Adjustable-rate mortgage: Definition, types and how it works

If you’re shopping for a home, you may come across a lot of mortgage options. And one of them might be an adjustable-rate mortgage (ARM). 

An ARM is a type of home loan where the interest rate could change after an initial period. But there’s more to ARMs than their interest rates, and it may help to understand how they work before deciding to apply for one. 

Key takeaways

  • An ARM is a type of home loan that can have a fluctuating interest rate.
  • ARMs usually have an initial period with a fixed mortgage rate. After the initial period ends, the mortgage rate might change. 
  • ARM loans can be appealing for their initial lower interest rates. But they can come with some risks too.

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What is an adjustable-rate mortgage?

An ARM is a type of mortgage where the interest rate can go up or down during the life of the loan. ARMs generally have an initial fixed-rate period that transitions to an adjustable-rate period—sometimes called a variable-rate period—when the interest rate can change. As an ARM’s interest rate adjusts, mortgage payments may also increase or decrease. 

Adjustable-rate vs. fixed-rate mortgages

Another common type of home loan is a fixed-rate mortgage—also called a fixed-rate loan. With a fixed-rate mortgage, the interest rate doesn’t change throughout the loan’s term. Mortgage payments are also typically stable with a fixed-rate mortgage. 

How do adjustable-rate mortgages work?

Now you know that an ARM typically offers an initial fixed interest rate followed by an adjustable rate. How long each rate lasts depends on the loan structure and how a lender determines its ARM rates.

How are ARM loans structured?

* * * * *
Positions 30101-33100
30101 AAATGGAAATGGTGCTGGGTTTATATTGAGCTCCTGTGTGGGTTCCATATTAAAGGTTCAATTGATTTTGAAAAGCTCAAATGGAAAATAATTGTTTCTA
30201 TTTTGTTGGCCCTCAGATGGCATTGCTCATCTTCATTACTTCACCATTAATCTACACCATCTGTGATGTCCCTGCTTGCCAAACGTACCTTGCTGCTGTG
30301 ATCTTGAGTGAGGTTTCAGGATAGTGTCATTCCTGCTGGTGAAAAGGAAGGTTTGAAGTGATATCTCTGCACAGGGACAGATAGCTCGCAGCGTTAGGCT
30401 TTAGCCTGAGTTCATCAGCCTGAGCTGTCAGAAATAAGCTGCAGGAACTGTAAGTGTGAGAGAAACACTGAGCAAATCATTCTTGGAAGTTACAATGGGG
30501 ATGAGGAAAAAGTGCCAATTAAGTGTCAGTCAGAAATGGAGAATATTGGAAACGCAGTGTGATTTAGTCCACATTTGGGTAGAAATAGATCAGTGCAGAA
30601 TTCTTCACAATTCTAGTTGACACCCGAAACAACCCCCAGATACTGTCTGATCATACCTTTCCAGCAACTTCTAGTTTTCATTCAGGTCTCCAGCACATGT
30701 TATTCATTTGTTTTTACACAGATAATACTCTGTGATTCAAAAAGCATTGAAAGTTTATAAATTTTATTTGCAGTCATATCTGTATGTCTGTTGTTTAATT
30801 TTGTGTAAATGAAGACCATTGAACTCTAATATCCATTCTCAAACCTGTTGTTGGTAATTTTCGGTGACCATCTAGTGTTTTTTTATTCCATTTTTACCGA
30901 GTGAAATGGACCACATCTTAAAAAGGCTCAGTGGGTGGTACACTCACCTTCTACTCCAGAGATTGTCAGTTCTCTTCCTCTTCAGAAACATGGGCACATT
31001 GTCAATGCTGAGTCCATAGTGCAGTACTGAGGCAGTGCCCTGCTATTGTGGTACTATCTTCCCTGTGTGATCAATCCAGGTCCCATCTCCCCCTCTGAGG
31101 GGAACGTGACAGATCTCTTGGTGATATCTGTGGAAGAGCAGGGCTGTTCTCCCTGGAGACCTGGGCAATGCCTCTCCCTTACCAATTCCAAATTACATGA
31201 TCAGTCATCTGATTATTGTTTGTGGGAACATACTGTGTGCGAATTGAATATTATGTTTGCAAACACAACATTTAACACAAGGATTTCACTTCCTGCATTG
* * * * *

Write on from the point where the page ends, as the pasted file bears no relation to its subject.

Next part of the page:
An ARM’s loan structure depends on the length of the loan’s initial period and how often the adjustable rate changes.

A mortgage lender may offer an initial period of 1, 3, 5, 7 or 10 years. During this time, there’s a set interest rate and monthly mortgage payment. But during the adjustable-rate period, the interest rate could change every six months or every year, for example. 

To help you understand the structure, consider a 7/1 ARM:

  • The first number describes the loan’s initial period. In this example, the initial period is seven years.
  • The second number describes how often the interest rate will change after the initial period is over. In a 7/1 ARM, the interest rate changes each year.

How are ARM interest rates determined?

Lenders determine how to adjust an ARM’s interest rate by adding what’s called the index and margin. 

An index—the prime rate, for example—is an interest rate based on fluctuations in the housing market. When a person finances their home with an ARM, their lender will decide which index to reference and typically won’t change it.

A margin is the number of percentage points a lender will add to the index after the initial period ends. Lenders usually set the margin and won’t change it.